The Molecular Neuroscience Laboratory focuses on tau metabolism and tau pathogenesis in Alzheimer disease (AD) and related neurodegenerative diseases.
Tau is a major microtubule-associated protein that is mainly present in neurons. The biological function of tau is to stimulate microtubule assembly and to stabilize microtubules. Microtubules are a component of the cytoskeleton involved in maintaining the structure of cells. Tau can be abnormally modified by phosphate groups and aggregated as neurofibrillary tangles in the brains of individuals with AD, Down syndrome (DS), and related neurodegenerative disorders. Normal adult human brain expresses six variants of tau generated by the alternative splicing of exons 2, 3, and 10 of its pre-mRNA. Dysregulation of tau exon 10 splicing has been seen in several neurodegenerative diseases.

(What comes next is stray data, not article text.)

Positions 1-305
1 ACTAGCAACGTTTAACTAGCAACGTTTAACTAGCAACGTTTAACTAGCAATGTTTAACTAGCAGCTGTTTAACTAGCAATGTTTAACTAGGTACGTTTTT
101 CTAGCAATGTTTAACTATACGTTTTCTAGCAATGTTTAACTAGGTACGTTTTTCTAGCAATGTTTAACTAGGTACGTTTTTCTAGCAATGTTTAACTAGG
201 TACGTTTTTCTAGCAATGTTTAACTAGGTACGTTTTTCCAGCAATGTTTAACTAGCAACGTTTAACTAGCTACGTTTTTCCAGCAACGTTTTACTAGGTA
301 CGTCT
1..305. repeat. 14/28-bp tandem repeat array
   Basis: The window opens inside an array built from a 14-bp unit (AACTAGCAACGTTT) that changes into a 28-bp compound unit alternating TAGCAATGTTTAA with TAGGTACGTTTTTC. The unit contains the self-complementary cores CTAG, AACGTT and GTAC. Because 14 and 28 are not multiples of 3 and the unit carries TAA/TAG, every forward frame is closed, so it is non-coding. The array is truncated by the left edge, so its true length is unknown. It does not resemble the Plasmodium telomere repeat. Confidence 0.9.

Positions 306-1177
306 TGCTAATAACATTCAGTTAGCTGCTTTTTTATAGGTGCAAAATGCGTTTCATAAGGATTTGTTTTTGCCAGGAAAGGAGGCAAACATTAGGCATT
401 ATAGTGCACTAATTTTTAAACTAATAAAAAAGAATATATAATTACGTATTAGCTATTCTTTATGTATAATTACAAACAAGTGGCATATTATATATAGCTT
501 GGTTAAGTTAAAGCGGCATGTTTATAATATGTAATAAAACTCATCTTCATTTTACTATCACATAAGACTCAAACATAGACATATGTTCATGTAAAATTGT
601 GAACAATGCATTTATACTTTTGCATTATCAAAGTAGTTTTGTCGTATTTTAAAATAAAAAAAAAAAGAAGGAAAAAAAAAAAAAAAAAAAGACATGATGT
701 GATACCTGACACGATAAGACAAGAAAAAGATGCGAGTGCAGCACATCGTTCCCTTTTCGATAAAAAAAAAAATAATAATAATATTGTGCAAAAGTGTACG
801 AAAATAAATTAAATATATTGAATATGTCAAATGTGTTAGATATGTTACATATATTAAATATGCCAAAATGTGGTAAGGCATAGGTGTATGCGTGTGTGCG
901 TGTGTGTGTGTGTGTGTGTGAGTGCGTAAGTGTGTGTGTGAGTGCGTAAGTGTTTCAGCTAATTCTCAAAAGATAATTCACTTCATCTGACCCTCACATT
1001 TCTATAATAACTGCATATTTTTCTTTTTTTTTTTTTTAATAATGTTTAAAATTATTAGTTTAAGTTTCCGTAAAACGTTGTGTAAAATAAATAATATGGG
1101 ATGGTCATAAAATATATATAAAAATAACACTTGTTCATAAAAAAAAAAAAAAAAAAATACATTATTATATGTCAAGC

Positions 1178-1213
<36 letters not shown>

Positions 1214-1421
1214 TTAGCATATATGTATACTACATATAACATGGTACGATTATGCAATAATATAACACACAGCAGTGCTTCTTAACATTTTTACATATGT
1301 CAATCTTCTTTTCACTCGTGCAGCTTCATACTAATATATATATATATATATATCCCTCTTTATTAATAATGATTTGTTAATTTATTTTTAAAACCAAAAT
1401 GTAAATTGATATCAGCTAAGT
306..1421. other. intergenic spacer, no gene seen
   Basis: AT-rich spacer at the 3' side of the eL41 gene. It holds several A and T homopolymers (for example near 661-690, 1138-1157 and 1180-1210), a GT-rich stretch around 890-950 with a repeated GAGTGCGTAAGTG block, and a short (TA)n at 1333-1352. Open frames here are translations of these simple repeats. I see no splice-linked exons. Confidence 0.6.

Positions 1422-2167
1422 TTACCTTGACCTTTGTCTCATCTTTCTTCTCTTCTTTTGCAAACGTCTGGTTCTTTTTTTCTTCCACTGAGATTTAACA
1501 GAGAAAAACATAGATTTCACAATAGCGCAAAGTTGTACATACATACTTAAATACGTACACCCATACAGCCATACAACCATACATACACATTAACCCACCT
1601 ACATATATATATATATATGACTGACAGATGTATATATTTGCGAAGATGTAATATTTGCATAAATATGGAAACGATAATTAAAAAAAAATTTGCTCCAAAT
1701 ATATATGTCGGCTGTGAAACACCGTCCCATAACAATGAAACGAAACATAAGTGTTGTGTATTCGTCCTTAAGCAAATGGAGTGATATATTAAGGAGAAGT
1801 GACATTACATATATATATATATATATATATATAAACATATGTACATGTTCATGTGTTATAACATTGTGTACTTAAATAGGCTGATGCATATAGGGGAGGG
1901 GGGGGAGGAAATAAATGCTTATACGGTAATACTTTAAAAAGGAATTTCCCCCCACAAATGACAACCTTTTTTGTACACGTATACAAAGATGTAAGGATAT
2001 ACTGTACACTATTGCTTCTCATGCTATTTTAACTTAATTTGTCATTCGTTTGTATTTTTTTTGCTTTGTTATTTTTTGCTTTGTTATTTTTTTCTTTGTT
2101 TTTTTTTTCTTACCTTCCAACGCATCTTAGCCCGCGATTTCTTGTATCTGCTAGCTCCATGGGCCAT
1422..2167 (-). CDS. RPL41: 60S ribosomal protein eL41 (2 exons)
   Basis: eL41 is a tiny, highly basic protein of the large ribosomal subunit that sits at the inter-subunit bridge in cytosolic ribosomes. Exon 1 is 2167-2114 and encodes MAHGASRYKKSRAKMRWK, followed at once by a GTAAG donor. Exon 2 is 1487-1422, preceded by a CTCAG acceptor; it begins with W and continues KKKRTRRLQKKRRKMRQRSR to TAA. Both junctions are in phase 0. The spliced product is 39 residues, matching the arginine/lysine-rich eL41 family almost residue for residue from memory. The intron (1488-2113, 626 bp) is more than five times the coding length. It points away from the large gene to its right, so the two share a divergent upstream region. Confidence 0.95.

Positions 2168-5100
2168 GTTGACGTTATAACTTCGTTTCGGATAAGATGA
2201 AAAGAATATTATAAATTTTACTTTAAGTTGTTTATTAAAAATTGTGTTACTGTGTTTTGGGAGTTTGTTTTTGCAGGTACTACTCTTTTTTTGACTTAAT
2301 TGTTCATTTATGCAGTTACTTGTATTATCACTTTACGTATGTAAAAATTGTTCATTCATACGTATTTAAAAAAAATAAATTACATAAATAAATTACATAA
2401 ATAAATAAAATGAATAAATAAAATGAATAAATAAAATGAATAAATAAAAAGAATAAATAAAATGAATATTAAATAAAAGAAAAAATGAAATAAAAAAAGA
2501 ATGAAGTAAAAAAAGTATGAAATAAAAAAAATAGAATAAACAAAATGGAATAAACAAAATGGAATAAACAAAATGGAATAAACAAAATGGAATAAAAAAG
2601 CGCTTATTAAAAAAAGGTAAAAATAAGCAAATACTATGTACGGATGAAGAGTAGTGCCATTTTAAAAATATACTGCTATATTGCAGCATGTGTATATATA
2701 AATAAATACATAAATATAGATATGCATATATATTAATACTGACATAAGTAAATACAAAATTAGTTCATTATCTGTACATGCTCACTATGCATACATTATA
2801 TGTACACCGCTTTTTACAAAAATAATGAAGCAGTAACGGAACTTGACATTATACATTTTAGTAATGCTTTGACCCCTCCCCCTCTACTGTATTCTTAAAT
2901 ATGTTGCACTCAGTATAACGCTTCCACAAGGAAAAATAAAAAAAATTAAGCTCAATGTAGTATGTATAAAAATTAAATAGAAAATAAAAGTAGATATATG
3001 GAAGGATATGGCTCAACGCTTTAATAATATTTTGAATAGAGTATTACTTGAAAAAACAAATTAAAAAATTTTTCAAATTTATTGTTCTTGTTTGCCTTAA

This laboratory is investigating the molecular mechanisms leading to altered brain molecular pathways during neurodegeneration, with a focus on tau metabolism, including transcription of tau pre-mRNA from DNA, alternative splicing of tau pre-mRNA, tau mRNA stability, translation of tau from the mRNA, tau protein modifications, and degradation of tau as well as tau propagation in AD and DS brain.
Studies carried out in this laboratory may help identify new strategies for the prevention and treatment of AD, DS, and related neurodegenerative disorders.